Tag: tweets

Conspiracy Theories and Flawed Journalism

 

In case you haven’t been paying attention, Donald Trump has once again stirred up a hornet’s nest with one of his tweets, this time concerning the death of Lori Klausutis, an employee of then-Congressman Joe Scarborough. The story in a nutshell is that Klausutis, an otherwise fit young woman of 28, died in Scarborough’s Fort Walton Beach office from a head injury she sustained when passing out due to an undiagnosed heart condition. It has been a favorite topic among conspiracy theorists for almost 20 years.

The medical examiner’s report should have been the end of it. After all, the outcome of the autopsy was perfectly reasonable. But then several things got in the way. One, the medical examiner that made the ruling turned out to be a bit of a crackpot, arrested a decade later for illegally keeping stolen body parts in a South Florida storage facility. Secondly, Scarborough himself hasn’t helped. Here he is joking about the incident on Don Imus’ nationally syndicated radio show while pushing the launch of a show on MSNBC:

That was in 2003. Laughter is a strange reaction from someone who said it was outrageous rumors that caused him to resign his seat in Congress.

Finish your work week with Friday’s Three Martini Lunch. Join Jim and Greg as they applaud Attorney General Bill Barr for telling President Trump that his tweets on prosecutions and more make it hard to do his job and they discuss why Democrats are so determined to discredit Barr. They also welcome news that Bernie Sanders is not doing well among voters who have private health insurance and that New Hampshire might be winnable for Republicans for the first time in 20 years if Sanders is the Democratic nominee. And they get a kick out of the news that Michael Bloomberg has hired the same PR firm behind the Fyre Fest debacle, but Jim also dives into the significance of Bloomberg’s bottomless campaign war chest.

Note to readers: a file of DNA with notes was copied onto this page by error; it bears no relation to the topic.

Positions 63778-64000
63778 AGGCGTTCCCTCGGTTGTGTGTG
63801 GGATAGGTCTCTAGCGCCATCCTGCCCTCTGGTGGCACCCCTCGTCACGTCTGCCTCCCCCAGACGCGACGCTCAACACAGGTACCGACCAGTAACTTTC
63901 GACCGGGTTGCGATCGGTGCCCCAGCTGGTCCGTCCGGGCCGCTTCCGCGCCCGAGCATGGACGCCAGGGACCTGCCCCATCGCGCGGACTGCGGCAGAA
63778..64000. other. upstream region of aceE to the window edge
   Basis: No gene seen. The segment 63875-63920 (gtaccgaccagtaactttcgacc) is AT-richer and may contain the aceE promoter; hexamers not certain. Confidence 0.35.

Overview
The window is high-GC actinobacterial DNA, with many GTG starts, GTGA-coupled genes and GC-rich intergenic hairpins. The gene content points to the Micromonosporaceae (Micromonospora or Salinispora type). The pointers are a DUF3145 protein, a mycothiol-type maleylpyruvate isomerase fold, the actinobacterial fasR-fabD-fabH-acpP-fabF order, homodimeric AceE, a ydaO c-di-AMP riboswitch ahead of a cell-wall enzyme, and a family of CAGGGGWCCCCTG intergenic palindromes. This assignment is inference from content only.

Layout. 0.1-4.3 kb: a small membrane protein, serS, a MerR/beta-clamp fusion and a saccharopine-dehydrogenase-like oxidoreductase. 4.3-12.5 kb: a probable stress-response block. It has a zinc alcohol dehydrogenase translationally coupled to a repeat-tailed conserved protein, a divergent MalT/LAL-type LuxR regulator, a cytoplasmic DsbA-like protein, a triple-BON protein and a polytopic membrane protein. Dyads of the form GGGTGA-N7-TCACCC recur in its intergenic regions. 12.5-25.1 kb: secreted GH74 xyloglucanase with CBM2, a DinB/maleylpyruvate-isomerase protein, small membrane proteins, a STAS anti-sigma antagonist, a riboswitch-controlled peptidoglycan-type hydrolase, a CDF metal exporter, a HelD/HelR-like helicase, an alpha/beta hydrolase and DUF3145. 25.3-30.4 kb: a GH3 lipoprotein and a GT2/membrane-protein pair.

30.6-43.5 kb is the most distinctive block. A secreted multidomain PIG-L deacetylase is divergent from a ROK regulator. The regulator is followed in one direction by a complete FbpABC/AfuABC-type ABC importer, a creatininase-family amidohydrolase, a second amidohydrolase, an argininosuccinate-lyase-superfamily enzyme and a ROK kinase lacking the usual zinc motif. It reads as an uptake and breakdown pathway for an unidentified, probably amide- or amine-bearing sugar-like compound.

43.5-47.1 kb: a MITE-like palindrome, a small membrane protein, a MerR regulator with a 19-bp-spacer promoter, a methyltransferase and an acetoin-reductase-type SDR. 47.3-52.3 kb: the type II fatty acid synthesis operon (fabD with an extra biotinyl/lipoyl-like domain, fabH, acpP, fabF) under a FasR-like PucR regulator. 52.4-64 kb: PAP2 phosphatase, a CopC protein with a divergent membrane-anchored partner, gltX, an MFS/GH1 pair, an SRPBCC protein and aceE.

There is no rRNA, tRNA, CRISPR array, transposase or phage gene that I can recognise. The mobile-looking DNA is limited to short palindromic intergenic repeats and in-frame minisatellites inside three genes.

Jim Geraghty of National Review and Greg Corombos of Radio America welcome a federal judge’s decision to strike down Obamacare now that Congress has repealed the individual mandate.  They also cringe as President Trump’s digs his legal holes deeper and deeper with more impulsive, ranting tweets.  And they react to Massachusetts Sen. Elizabeth Warren admitting she’s not a person of color just weeks after trying to score political points with her DNA test.

Jim is back!  Jim Geraghty of National Review and Greg Corombos of Radio America celebrate Jim’s return from the National Review cruise with three crazy martinis.  First, they marvel that President Trump is having trouble finding someone willing to serve as his chief of staff.  They also grumble as USA Today decides to tarnish Kyler Murray’s Heisman Trophy win by reporting that he had a few tweets that were unkind toward gays  – when he was just 15 years old.  And they roll their eyes as Time magazine unveils their ten finalists for “Person of the Year.”

Trump Fatigue Syndrome: Is There a Cure?

 

I’m tired. And I take full responsibility for my condition. I’m not here to blame Donald Trump for my difficulties. I also think I’m not alone, and I care a great deal for all the people who are in the same dire straits. My biggest concern is that Donald Trump’s prospects for 2020 could be at risk. But I’m getting ahead of myself.